WALTER Smith is the ideal man to be chairman of Rangers, according to Craig Brown.
The former Aberdeen manager, who is now a non-executive director at Pittodrie, is sure that Smith’s honesty and integrity are exactly the qualities needed at Ibrox as the club tries to restore some stability in the boardroom.
“That is the wisest thing I have seen Rangers do,” Brown – like Smith a former manager of the national team – said yesterday. “Walter will not hesitate in saying how it is in the boardroom.
“Walter has presence. He’s got stature and integrity.
“When there is so much talk about what is happening here and there, if you can trust someone to be as honest as Walter is, then that brings stability. You wonder about some other people after the stories that have emerged from the boardroom.
“Where is the transparency? Where is the integrity? Where is the honesty?
“But with Walter, what you see is what you get, and that is why he was so respected by players. He would get right into their face and tell them ‘you’re not playing because you’ve been s***’.
“There is no messing about with Walter. And I think it’s the integrity of the guy, the stature and the reputation he has for fairnness and honesty which makes him outstanding for that job.”
Brown is equally convinced that Ally McCoist, who succeeded Smith as Rangers manager, is the man to take the club forward on the pitch. “Keeping McCoist as the manager was a wise move, because I don’t think anyone else managing Rangers over that stormy period could have kept 46,000 fans going to a Third Division game,” he continued.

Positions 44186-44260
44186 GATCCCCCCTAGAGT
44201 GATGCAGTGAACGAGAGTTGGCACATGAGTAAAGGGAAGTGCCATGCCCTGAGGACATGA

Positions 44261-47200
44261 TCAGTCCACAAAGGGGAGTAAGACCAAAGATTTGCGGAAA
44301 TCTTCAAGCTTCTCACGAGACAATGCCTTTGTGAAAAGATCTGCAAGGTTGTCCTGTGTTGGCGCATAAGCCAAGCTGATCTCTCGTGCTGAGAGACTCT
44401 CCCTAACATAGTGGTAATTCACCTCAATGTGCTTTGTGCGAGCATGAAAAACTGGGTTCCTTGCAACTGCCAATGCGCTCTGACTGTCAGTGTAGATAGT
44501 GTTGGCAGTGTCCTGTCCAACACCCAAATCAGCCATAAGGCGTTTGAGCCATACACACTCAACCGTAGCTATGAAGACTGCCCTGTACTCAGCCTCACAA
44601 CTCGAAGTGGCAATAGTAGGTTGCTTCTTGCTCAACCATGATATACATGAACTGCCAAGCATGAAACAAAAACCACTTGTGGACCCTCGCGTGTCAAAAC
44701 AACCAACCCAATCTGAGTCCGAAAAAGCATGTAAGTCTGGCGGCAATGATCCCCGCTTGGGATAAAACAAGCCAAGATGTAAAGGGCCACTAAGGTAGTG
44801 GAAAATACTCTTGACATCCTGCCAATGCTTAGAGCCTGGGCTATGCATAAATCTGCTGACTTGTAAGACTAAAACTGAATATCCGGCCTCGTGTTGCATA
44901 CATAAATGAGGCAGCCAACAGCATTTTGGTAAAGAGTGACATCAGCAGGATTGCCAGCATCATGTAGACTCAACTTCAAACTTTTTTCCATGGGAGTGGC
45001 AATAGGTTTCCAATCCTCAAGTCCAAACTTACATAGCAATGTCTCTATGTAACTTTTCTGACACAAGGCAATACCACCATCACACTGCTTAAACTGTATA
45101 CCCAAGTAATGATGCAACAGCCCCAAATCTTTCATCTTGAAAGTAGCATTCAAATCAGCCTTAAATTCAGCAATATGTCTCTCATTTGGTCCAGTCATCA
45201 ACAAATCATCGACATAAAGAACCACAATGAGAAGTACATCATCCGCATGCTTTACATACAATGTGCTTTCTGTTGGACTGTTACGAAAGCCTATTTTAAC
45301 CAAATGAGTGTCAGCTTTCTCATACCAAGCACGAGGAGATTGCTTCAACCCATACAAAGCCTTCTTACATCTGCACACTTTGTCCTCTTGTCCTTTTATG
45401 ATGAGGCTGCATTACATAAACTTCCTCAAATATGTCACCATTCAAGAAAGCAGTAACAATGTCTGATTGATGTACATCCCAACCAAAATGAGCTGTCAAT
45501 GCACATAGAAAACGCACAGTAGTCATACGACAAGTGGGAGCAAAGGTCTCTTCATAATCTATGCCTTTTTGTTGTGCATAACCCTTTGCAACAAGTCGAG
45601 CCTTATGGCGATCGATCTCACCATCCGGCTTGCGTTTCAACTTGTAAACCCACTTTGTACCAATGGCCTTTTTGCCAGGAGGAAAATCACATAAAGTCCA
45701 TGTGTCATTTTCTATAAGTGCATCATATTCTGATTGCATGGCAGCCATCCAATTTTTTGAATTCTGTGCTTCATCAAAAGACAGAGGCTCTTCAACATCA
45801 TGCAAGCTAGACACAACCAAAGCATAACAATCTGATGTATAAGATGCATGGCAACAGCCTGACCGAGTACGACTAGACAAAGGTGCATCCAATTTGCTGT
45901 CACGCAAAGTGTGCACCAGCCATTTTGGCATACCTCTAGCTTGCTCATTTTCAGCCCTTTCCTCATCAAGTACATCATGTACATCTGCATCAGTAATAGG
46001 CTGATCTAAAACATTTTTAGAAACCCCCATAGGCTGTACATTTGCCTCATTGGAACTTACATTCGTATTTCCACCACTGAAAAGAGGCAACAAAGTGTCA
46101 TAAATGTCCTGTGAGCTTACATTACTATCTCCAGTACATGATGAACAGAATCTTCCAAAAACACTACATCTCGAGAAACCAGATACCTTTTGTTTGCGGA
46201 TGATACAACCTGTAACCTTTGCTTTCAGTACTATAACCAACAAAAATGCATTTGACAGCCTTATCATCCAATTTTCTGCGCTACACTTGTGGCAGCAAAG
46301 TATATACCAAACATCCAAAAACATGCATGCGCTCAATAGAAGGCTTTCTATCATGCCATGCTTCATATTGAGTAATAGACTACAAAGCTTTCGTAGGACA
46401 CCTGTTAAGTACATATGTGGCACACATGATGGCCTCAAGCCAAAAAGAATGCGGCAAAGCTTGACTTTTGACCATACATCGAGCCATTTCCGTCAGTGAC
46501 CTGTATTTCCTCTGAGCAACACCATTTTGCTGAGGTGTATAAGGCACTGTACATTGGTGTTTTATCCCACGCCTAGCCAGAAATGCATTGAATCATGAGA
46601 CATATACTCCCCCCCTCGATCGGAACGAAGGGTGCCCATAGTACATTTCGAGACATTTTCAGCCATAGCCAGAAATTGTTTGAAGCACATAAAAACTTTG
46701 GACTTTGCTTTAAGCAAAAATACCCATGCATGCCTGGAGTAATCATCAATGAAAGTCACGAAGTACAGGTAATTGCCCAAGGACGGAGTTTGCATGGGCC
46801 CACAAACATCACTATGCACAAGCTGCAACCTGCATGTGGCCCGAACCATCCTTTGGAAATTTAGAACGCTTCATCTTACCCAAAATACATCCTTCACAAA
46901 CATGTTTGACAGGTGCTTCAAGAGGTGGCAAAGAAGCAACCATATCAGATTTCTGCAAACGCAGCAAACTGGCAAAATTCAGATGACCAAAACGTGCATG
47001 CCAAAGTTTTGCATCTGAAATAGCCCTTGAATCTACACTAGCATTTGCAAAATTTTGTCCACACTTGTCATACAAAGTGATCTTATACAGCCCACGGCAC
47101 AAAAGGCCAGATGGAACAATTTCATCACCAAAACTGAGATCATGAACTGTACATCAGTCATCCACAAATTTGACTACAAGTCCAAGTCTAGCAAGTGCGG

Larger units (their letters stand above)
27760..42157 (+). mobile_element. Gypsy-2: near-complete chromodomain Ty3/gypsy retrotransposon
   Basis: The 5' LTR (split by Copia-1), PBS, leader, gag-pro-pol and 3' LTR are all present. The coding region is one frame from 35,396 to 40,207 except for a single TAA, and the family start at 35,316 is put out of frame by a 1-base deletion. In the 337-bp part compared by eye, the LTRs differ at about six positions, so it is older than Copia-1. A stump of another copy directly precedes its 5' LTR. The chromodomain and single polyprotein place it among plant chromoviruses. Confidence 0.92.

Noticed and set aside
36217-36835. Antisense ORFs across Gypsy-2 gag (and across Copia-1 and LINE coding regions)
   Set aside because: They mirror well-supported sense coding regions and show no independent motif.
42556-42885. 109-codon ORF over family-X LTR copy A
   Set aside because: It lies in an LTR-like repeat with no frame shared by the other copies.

“I haven’t heard one Rangers fan calling for him to go, because McCoist is a hero. But any other manager with an indifferent result like losing the cup games to Dundee United and Inverness would have been under pressure. Not only is Ally a good guy, but he’s also a good manager. I saw him coaching down at Largs doing his A licence when I was working with the Scottish national team and he shouted across: ‘It’s your job I’m after!’”
Brown warned, however, that taking a seat on the board of a football club could be hard work, and said he had been surprised by how much he was expected to do in his new role at Aberdeen. “The day after I said I was retiring, [Aberdeen chairman] Stewart Milne phoned to ask if he could see me.
“So I went to his house and he asked if I would become a non-executive director and handed me an A4 sheet with the job spec on it. When I read down the list I said ‘I’m doing more here than I was doing as a manager’. It involved so many different duties, from sponsorship to training grounds.”